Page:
Lithuanian Peasant and Green Party Propose “Cohabitation Agreements” Instead of Partnerships

Lithuanian Farmers and Greens Union Political Group of the Parliament of the Republic of Lithuania together with other members of the Lithuanian Parliament have registered a draft amendment to the Civil Code of the Republic of Lithuania proposing to regulate partnerships by way of cohabitation agreement.

According to the members of Lithuanian Farmers and Greens Union Political Group, the proposed amendments aim to legally regulate relationships between people who live together at the same household. The initiators of the proposal claim that cohabitation agreement “can help solve many practical problems – inheritance, ability to obtain information about partner’s condition in case of illness, etc.”

“Our registered project will effectively contribute to legal clarity, regulate property rights and some property unrelated relations between people living together and will also help to avoid negative consequences when cohabitation is dissolved,” claimed MP Povilas Urbšys, one of the authors of the proposal.

Based on the project, such agreement could be made between any adult people. Agreement could be drawn up between any number of people living together – between different and same-sex couples, relatives, etc. Draft project proposes that agreements could be made both verbally or in writing but would need to be confirmed at a notary.

The draft proposal was signed by Rima Baškienė, First Deputy Speaker of the Lithuanian Parliament, Ramūnas Karbauskis, the leader of the Lithuanian Farmers and Greens Union Party, other members of the party and also by conservative MPs Laurynas Kasčiūnas and Rimantas Jonas Dagys.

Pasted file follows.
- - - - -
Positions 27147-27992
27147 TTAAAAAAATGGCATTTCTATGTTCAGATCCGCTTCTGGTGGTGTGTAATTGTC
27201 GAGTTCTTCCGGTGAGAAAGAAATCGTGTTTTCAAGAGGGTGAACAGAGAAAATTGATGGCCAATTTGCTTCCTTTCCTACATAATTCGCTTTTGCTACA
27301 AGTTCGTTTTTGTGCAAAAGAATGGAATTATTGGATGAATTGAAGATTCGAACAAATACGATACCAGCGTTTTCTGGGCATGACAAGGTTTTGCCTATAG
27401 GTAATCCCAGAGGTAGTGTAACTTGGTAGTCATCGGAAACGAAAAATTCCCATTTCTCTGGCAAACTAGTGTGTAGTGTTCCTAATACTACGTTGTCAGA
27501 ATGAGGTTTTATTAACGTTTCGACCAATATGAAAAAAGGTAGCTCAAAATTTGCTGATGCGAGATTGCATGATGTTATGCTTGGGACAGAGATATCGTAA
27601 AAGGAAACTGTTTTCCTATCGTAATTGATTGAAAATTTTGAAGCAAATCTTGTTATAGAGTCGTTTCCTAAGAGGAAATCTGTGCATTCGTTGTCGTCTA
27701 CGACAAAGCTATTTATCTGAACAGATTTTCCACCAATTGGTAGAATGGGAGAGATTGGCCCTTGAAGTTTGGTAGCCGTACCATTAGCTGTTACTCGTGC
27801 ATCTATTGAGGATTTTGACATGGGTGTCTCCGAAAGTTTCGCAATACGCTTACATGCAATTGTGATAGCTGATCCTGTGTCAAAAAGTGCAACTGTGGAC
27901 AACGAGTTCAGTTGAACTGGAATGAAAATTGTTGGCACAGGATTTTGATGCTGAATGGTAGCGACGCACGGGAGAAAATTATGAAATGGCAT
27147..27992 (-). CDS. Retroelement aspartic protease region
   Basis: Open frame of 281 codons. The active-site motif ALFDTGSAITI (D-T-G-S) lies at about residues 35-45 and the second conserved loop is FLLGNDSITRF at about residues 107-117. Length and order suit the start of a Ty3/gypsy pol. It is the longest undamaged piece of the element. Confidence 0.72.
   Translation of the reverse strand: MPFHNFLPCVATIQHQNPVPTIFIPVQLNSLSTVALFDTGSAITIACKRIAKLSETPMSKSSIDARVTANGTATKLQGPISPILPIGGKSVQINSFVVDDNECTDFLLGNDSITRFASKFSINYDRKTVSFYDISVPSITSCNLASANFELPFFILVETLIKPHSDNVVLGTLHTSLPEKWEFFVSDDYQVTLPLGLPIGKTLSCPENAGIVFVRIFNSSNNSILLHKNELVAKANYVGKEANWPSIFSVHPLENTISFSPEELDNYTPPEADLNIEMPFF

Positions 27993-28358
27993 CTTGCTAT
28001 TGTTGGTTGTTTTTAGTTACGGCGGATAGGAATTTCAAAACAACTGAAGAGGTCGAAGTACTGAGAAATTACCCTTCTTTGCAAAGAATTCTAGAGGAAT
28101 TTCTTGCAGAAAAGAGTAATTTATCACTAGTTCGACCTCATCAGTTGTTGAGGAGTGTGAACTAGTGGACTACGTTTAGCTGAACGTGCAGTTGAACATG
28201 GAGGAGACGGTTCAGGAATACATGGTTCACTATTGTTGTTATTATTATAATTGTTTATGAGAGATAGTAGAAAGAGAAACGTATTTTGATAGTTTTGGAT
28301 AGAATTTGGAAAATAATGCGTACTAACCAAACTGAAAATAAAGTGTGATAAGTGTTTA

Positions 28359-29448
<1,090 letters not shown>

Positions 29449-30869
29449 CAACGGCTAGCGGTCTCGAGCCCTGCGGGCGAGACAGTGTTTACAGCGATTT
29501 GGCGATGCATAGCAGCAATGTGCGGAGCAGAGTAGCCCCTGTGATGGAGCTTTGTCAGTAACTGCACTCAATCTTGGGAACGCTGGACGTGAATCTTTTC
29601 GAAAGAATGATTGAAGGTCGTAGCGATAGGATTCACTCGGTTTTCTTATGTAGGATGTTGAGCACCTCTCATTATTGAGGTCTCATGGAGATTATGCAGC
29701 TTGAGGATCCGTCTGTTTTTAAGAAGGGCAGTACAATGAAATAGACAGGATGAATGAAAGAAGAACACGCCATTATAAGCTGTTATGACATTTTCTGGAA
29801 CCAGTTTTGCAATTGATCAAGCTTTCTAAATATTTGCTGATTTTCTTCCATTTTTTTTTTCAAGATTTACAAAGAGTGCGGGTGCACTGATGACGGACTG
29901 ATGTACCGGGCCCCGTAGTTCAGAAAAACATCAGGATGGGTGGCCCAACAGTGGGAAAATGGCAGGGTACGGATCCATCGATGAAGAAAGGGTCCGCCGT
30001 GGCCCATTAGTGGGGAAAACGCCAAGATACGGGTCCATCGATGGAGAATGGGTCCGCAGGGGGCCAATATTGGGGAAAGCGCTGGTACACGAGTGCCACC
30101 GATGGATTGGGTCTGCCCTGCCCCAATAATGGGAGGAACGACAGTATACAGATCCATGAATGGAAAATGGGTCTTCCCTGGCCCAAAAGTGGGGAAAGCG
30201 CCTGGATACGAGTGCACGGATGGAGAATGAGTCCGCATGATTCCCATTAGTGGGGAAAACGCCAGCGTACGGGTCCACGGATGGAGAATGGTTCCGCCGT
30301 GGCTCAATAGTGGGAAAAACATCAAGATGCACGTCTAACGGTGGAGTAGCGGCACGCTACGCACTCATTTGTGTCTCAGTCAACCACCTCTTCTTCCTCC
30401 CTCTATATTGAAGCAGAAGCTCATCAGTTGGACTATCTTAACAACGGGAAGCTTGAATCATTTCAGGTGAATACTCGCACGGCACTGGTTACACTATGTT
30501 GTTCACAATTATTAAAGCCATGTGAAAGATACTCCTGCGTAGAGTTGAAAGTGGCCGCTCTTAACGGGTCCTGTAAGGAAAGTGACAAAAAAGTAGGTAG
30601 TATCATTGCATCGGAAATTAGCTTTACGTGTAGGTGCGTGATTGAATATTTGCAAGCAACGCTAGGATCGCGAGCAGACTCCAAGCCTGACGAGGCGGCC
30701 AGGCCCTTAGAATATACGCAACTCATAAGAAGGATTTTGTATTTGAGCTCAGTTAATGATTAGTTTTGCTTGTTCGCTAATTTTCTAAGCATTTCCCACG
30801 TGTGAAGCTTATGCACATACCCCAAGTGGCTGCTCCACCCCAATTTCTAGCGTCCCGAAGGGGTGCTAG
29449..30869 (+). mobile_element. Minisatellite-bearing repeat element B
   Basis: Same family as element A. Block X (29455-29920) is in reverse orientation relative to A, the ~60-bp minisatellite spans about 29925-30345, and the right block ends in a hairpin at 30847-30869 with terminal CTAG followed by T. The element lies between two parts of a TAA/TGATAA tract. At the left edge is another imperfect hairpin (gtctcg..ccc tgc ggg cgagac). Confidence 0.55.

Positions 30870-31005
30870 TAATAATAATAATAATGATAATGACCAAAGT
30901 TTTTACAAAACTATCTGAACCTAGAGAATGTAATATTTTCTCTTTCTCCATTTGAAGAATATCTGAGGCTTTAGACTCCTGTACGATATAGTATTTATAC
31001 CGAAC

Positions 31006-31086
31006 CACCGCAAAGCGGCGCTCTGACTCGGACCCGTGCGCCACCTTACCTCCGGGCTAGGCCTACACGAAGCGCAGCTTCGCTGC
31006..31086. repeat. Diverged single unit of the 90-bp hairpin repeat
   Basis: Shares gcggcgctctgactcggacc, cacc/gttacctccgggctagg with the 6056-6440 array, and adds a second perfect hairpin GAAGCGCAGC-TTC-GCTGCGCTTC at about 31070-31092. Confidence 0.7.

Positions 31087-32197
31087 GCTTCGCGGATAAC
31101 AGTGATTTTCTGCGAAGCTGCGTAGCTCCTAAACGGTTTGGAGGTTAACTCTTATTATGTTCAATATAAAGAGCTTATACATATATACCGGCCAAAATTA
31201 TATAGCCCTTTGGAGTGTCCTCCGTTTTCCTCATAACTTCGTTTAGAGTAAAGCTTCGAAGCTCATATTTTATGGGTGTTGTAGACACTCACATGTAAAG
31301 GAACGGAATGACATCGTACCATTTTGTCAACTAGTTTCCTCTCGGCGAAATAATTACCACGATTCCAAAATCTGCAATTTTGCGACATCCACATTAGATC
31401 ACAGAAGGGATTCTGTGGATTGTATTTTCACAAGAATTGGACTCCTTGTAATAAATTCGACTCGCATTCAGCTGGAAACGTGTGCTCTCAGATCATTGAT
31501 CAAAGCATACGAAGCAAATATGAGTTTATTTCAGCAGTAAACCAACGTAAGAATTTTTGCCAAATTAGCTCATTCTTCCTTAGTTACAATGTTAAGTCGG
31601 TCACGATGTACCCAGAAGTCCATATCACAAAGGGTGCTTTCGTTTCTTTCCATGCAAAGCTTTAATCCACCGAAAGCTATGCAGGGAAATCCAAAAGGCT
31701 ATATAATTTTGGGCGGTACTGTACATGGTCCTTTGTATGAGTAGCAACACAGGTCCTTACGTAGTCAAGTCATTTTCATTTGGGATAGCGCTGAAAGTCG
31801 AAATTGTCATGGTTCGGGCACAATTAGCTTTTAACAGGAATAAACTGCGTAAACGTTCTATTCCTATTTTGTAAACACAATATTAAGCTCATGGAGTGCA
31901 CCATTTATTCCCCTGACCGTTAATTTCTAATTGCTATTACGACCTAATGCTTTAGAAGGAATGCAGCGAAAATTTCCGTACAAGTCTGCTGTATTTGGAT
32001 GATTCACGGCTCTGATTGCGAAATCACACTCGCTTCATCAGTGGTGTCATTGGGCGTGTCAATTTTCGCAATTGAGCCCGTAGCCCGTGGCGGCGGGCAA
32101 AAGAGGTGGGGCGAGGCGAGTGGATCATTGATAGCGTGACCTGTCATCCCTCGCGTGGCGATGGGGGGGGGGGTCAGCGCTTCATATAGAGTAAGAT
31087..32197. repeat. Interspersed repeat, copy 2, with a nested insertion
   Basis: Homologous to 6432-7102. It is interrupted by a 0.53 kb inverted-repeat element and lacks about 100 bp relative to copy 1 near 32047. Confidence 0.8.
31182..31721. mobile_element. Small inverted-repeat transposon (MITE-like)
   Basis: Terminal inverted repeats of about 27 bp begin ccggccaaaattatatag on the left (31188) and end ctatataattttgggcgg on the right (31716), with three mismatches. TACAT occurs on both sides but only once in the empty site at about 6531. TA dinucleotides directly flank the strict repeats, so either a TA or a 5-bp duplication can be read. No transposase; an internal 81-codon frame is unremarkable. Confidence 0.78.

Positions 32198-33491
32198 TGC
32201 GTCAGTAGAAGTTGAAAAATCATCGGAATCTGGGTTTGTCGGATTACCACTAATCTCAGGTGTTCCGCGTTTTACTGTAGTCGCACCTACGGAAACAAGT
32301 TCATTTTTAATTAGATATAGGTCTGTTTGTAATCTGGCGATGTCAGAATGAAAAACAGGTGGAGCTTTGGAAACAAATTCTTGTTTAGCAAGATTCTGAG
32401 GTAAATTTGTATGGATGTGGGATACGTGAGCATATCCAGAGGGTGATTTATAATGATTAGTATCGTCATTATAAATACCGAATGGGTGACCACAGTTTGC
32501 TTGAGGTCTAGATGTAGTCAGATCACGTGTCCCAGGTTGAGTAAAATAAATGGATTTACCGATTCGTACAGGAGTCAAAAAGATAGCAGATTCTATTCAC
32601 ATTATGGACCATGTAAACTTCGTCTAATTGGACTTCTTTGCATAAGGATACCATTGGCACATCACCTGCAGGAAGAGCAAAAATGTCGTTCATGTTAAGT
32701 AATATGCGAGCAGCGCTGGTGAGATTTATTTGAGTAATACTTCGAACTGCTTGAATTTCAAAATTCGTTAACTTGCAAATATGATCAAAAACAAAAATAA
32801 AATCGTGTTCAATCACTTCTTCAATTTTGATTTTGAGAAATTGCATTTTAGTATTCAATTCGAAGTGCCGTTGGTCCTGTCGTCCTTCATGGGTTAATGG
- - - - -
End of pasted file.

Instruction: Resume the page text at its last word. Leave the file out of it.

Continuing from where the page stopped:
On 23rd May, 2017 the opposing Liberal Movement Party also registered a draft proposal to amend the Civil Code of the Republic of Lithuania, aiming to legislate gender-neutral partnerships. The initiators of the amendment of the Civil Code also propose that the legal status of partnership would be automatically recognized after the couple would have lived together for more than one year.

However, the members of the Lithuanian Farmers and Greens Union Party claim that “people, who live together but do not declare a desire to form a family by way of marriage and have no children, cannot be forced to be recognized as a family.”

In December, 2016 Ramūnas Karbauskis, the leader of the ruling Lithuanian Peasant and Green Party, insisted that his party „will not have a liberal view on same sex partnerships “. The politician further emphasized that „same sex partnerships will not be considered by the current Lithuanian Parliament“.

The Lithuanian Parliament has also begun to consider a proposal by a group of MPs to remove the concept of partnership institute from the Civil Code altogether.

Currently the Civil Code of the Republic of Lithuania, which came into force in 2001, provides a form of cohabitation without marriage as a precondition of registering a partnership, but in reality the provision is not implementable, because the law on registered partnerships is yet to be adopted.